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Public policy and industrial transformation in the process of development

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  • Agenor, Pierre-Richard
  • Dinh, Hinh T.

Abstract

This paper studies the role of public policy in promoting industrial transformation from an imitationbased, low-skill economy to an innovation-based, high-skill economy, where technological progress now occurs through the domestic invention of ideas. Industrial transformation is measured by changes in an index of industrial structure, defined as the ratio of the variety of imitation- to innovation-based intermediate goods. A key mechanism through which productivity increases initially in both the imitation and innovation sectors is through a knowledge externality associated with learning by doing in the imitation sector. The process of industrialization increases the demand for high-skill labor, inducing individuals to invest in education. The model also emphasizes the distinction between basic or core infrastructure, which promotes imitation, and advanced infrastructure, which promotes innovation. A calibrated version for a low-income country is used to perform several policy experiments, including an increase in investment in infrastructure, a reduction in the cost of training, and improved enforcement of property rights.

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Bibliographic Info

Paper provided by The World Bank in its series Policy Research Working Paper Series with number 6405.

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Date of creation: 01 Apr 2013
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Handle: RePEc:wbk:wbrwps:6405

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Related research

Keywords: Labor Policies; Economic Theory&Research; Political Economy; Debt Markets; Labor Markets;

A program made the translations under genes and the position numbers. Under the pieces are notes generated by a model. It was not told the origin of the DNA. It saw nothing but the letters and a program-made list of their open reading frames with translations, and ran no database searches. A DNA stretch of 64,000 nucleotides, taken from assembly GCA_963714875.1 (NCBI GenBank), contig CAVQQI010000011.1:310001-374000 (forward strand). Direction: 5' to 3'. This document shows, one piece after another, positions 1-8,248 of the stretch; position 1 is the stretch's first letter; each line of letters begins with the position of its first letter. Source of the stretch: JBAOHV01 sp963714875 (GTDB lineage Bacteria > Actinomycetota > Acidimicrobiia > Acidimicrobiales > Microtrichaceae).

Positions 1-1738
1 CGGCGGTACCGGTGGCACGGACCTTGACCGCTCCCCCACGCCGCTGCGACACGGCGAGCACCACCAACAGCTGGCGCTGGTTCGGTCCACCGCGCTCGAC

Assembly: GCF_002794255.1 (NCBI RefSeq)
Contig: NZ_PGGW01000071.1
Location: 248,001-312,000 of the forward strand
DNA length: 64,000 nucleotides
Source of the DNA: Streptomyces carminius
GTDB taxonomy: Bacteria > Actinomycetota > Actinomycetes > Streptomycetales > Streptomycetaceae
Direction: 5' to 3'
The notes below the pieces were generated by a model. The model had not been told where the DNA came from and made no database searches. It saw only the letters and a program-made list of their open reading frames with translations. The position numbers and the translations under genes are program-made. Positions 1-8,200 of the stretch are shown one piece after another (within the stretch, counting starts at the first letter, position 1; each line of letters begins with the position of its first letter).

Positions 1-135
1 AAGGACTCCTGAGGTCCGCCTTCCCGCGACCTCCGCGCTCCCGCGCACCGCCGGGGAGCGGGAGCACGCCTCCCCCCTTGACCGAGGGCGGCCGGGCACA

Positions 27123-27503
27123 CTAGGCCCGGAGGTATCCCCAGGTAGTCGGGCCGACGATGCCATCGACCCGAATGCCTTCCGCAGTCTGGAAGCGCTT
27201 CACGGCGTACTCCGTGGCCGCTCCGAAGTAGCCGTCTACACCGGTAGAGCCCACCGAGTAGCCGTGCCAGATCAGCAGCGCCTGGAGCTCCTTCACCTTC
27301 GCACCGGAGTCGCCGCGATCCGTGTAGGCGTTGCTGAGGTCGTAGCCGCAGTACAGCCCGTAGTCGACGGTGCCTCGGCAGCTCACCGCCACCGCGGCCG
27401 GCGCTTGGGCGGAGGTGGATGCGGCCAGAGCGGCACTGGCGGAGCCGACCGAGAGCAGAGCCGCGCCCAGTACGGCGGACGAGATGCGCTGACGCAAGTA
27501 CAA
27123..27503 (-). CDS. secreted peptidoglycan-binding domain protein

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References

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  1. Christian Lorenczik & Monique Newiak, 2010. "Imitation and Innovation Driven Development under Imperfect Intellectual Property Rights," DEGIT Conference Papers, DEGIT, Dynamics, Economic Growth, and International Trade c015_056, DEGIT, Dynamics, Economic Growth, and International Trade.
  2. Perez-Sebastian, Fidel, 2007. "Public support to innovation and imitation in a non-scale growth model," Journal of Economic Dynamics and Control, Elsevier, Elsevier, vol. 31(12), pages 3791-3821, December.
  3. Iacopetta, Maurizio, 2010. "Phases of economic development and the transitional dynamics of an innovation-education growth model," European Economic Review, Elsevier, Elsevier, vol. 54(2), pages 317-330, February.
  4. Colin Davis, 2013. "Regional integration and innovation offshoring with occupational choice and endogenous growth," Journal of Economics, Springer, Springer, vol. 108(1), pages 59-79, January.
  5. Agenor, Pierre-Richard & Bayraktar, Nihal & El Aynaoui, Karim, 2005. "Roads out of poverty? assessing the links between aid, public investment, growth, and poverty reduction," Policy Research Working Paper Series 3490, The World Bank.
  6. German Cubas, 2010. "Accounting for Cross-Country Income Differences with Public Capital," Documentos de Trabajo (working papers), Department of Economics - dECON 3410, Department of Economics - dECON.
  7. Andersen, Thomas Barnebeck & Dalgaard, Carl-Johan, 2013. "Power outages and economic growth in Africa," Energy Economics, Elsevier, Elsevier, vol. 38(C), pages 19-23.
  8. Crespi, Gustavo & Zuniga, Pluvia, 2012. "Innovation and Productivity: Evidence from Six Latin American Countries," World Development, Elsevier, Elsevier, vol. 40(2), pages 273-290.
  9. Sequeira, Tiago Neves, 2008. "R&D Spillovers in an Endogenous Growth Model with Physical Capital, Human Capital and Varieties," FEUNL Working Paper Series wp532, Universidade Nova de Lisboa, Faculdade de Economia.
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Cited by:
  1. Pierre-Richard Agénor & Hinh T. Dinh, 2013. "From Imitation to Innovation : Public Policy for Industrial Transformation," World Bank Other Operational Studies 17024, The World Bank.

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